When engineers first encounter IPv6, the most obvious and recognizable feature of the protocol is the IP address. It is quite different than the IPv4 one and at first, it seems hard to grasp. The other distinct difference is that IPv6 includes new address types such as link-local addresses. In this lesson, we are going to see that working with IPv6 addresses is not that hard. There are rules to shorten down the address and make it easier to work with.

The IPv6 Address

An IPv6 address is 128 bits in length and is written as eight groups of four hexadecimal digits. Each group is separated from the others by colons (:) as shown in figure 1. Hexadecimal characters are not case sensitive, therefore an address can be written either in uppercase or lowercase, both are equivalent.

Example of an IPv6 address
Figure 1. Example of an IPv6 address

The eight groups make a total of 32 hexadecimal digits, four bits each, which makes a total of 128 bits. RFC 4291 says that the preferred representation of an IPv6 address is x:x:x:x:x:x:x:x and RFC 5952 recommends that the address is written in lowercase.

It is obvious that IPv6 addresses are long and hard to remember and work with. That's why there are rules that can significantly shorten the address

Shortening IPv6 addresses

There are two rules, described in RFCs 2373 and 5952, that help engineers to reduce the length of the address representation. It's important to understand from the very beginning that using these two rules shortens only the representation of the address, the address itself is always 128 bits.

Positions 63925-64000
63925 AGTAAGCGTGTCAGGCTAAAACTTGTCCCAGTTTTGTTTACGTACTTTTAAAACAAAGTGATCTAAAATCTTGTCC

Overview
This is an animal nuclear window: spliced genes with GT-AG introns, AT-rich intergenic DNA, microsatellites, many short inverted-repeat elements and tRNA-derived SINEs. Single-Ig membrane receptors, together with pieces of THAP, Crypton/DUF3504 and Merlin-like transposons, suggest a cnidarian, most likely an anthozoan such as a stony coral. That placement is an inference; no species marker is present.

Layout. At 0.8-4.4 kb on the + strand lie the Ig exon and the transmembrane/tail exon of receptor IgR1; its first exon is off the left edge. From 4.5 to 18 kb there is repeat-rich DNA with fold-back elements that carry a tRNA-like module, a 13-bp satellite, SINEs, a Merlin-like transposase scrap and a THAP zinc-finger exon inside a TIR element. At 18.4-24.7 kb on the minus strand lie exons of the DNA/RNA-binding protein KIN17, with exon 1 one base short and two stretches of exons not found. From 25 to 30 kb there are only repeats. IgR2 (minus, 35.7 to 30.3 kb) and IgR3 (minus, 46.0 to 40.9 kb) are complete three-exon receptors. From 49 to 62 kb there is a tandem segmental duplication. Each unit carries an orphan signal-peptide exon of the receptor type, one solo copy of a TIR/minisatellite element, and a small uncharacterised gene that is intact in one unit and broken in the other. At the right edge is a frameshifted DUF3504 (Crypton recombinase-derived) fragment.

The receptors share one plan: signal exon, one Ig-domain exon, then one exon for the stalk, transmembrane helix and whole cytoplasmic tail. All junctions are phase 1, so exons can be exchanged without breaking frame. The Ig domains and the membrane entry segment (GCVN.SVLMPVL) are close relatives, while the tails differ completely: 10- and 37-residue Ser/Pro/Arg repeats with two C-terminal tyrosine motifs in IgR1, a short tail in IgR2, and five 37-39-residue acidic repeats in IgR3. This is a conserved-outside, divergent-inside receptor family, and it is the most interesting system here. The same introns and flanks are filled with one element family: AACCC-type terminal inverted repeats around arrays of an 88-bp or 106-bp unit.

Rule 1: Omit groups of all zeros

The first rule that we are going to look at is called Zero Compression. It says that a double colon (::) can replace a single, contiguous string of one or more groups consisting of all 0s. Example 1 illustrates the use of this rule.

Shortening IPv6 addresses, Example 1
Figure 2 - Applying Zero Compression - example 1

Note that Groups 4,5,6 and 7 of the IP address are all zeros. The rule says that we can replace them with a single double colon. There is one very important aspect of this rule - this zero compression with a double colon can be applied only once! Because otherwise, the original IPv6 address cannot be recreated from the shorted representation.

IMPORTANT -  The :: can only appear once in an IPv6 address.

Example 2 illustrates this. Note that there are two contiguous strings of zeros - Group 4 and 5, and Group 7. Having in mind that we can use only one double colon, we can either replace groups 4 and 5 with :: or group 7, but not both.

Applying Zero Compression - example 2
Figure 3 - Applying Zero Compression - example 2

Rule 2: Omit Leading zeros